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McCabe on Capitalism

“What is wrong with capitalism is simply that it is based on human antagonism, and it is precisely here that it comes in conflict with Christianity.  Capitalism is a state of war, but not just a state of war between equivalent forces; it involves a war between those who believe in and prosecute war as a way of life, as an economy, and those who do not. … Christianity is deeply subversive of capitalism precisely because it announces the improbably possibility that men might life together without war; neither by domination nor by antagonism but by unity in love.  It announces this, of course, primarily as a future and nearly miraculous possibility and certainly not as an established fact; Christians are not under the illusion that mankind is sinless or that sin is easily overcome, but they believe that it will be overcome.  It was for this reason that Jesus was executed – as a political threat.  Not because he was a political activist; he was not. … But he was nonetheless executed as a political threat because the gospel he preached — that the Father loves us and therefore, in spite of all the evidence to the contrary, we are able to love one another and stake the meaning of our lives on this — cut to the root of the antagonistic society in which he still lives.”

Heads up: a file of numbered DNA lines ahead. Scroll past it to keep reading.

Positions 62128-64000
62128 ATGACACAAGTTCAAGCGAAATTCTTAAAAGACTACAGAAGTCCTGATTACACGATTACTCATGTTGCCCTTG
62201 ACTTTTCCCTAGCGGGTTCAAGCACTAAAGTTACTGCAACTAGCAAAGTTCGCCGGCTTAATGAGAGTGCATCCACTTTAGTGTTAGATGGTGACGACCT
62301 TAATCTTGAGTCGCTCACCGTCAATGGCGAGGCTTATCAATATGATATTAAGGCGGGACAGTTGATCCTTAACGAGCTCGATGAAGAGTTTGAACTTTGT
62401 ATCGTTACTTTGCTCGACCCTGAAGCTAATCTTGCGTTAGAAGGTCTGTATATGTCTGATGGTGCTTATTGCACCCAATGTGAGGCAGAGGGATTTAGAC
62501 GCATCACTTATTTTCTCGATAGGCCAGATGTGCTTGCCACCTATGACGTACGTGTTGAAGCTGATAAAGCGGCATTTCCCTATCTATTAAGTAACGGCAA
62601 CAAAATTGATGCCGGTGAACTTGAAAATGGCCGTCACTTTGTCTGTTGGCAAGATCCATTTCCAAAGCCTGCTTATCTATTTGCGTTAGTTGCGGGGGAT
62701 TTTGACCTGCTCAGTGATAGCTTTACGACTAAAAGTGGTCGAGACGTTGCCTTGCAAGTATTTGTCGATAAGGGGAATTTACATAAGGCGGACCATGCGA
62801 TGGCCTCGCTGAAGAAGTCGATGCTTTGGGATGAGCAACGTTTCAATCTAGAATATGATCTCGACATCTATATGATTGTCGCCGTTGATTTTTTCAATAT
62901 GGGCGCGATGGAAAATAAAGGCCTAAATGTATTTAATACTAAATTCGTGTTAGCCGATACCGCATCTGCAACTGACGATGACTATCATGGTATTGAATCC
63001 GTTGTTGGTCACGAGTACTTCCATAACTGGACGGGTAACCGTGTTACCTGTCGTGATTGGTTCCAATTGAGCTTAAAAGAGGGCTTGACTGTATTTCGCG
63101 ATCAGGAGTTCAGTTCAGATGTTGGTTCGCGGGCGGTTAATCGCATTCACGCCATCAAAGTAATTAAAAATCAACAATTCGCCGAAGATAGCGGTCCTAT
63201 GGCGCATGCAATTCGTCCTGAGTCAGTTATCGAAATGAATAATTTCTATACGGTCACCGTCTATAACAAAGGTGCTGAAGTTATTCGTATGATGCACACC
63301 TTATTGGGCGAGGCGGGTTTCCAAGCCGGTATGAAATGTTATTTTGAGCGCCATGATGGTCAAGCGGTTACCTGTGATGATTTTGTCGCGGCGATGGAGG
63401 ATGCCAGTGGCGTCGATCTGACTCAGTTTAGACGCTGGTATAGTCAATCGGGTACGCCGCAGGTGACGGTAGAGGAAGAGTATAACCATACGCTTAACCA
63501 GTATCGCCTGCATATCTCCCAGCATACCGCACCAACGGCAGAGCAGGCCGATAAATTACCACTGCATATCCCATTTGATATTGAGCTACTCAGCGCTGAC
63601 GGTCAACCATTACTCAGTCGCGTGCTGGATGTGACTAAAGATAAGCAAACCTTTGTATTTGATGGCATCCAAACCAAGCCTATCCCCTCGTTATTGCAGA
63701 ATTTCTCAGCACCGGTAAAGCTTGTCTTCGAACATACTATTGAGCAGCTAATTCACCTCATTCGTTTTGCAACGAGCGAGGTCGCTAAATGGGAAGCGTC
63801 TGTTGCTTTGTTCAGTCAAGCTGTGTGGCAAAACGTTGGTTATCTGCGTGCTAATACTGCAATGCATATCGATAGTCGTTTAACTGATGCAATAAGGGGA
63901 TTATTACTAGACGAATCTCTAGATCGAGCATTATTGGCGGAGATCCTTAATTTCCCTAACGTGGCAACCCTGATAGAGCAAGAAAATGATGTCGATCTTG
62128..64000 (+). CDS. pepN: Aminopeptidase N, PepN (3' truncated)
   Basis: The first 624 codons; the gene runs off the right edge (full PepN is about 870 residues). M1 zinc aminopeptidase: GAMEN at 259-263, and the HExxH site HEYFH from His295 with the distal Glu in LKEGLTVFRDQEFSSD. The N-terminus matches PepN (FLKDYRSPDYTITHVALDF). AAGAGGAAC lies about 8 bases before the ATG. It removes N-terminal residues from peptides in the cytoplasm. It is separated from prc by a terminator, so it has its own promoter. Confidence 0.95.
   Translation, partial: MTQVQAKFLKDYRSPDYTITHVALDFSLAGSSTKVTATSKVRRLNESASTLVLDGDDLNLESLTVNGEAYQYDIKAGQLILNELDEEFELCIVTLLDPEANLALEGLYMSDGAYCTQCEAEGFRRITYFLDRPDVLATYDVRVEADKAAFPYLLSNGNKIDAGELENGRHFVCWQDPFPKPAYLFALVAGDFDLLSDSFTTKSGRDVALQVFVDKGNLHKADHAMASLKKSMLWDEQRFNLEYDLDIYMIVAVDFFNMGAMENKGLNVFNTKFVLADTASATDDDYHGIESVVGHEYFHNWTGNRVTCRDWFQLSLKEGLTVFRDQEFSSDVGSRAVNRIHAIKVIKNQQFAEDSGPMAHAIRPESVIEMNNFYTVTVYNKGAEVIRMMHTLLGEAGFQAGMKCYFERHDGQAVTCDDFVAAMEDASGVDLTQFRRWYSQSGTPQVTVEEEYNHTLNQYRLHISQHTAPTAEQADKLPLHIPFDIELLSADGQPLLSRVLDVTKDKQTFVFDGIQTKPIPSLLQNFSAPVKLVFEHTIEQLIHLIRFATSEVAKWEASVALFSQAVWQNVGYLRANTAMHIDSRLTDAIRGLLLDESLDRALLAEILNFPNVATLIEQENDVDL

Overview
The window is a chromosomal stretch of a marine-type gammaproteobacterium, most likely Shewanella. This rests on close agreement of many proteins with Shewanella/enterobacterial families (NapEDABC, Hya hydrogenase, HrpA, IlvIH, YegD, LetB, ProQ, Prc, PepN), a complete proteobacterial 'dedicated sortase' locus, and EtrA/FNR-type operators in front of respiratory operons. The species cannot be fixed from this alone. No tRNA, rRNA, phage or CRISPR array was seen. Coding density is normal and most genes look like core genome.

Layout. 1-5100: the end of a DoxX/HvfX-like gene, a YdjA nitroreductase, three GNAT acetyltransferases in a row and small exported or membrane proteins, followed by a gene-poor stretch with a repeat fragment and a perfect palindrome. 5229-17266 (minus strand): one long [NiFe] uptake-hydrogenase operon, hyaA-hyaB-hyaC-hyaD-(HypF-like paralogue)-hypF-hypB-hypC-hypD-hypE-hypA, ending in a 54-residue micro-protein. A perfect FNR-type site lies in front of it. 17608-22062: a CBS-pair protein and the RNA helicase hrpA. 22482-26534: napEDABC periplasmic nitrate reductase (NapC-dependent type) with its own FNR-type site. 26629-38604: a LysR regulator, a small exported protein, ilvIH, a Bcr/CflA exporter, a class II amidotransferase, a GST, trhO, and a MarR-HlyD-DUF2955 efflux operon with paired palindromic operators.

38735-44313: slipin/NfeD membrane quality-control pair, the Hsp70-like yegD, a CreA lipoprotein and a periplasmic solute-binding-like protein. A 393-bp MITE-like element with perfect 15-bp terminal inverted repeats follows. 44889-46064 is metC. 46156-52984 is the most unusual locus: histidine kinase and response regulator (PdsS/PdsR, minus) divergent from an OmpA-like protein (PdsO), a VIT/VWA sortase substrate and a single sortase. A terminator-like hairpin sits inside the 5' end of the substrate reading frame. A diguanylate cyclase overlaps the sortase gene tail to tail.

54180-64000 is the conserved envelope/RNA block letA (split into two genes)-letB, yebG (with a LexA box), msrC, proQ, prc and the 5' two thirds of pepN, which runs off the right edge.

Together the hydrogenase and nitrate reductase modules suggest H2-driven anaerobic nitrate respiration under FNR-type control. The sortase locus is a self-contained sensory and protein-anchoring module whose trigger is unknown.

–Herbert McCabe, God Matters (London: Continuum, 2005), 192-193.


  1. Matt wrote:

    I think this is probably true

    Friday, February 29, 2008 at 1:29 pm | Permalink
  2. Pontificator wrote:

    Is not the gospel equally subversive of socialism and communism, both of which require statist, i.e., coercive, political systems?

    Friday, February 29, 2008 at 2:06 pm | Permalink
  3. Matt Wiebe wrote:

    Ahh, great to hear theologians restoring disrespect and scandalousness to Christianity…

    Friday, February 29, 2008 at 4:26 pm | Permalink
  4. coldfire wrote:

    I am no advocate of capitalism, but I don’t think capitalism is the primary problem. As pontificator noted, the gospel is probably equally subsersive of other unjust economic systems. In fact, just and economics are difficult to rectify (just is an interesting word to use here; perhaps a better word would be fair). Capitalism was meant to be a system built on mutually beneficial relationships where everyone benefits because everyone does what he or she is good at. Everyone should theoretically be blessed because everyone is working as hard as they can and taking risks for the economy as whole. I think the main problem, from this point of view, is to understand that bad relationships are the primary problem.

    All economic systems have their downfalls and their cracks in the system. As Christians, we are called to these cracks in the system.

    Monday, March 3, 2008 at 12:08 pm | Permalink
  5. Hill wrote: